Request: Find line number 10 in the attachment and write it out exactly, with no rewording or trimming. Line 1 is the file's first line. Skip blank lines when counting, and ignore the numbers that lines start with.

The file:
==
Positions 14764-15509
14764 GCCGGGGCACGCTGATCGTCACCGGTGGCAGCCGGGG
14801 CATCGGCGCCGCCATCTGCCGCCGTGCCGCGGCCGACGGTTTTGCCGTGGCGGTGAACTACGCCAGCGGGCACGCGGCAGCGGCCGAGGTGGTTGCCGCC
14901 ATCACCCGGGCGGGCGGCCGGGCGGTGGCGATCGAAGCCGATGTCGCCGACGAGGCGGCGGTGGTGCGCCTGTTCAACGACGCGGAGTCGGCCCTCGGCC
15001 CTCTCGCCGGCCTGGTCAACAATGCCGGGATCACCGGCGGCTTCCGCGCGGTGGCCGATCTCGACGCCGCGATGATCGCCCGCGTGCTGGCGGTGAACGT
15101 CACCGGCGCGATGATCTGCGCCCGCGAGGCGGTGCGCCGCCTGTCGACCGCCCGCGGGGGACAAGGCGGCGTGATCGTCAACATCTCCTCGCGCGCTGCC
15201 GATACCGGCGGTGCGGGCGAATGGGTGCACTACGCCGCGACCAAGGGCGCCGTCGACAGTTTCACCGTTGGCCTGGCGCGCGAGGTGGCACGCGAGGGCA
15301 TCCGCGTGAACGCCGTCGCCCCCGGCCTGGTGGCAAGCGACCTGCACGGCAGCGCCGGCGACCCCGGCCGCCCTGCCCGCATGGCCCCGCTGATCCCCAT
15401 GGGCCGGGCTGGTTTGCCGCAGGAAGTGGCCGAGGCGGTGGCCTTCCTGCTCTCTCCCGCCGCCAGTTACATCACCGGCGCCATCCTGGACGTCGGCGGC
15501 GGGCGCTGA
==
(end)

15501 GGGCGCTGA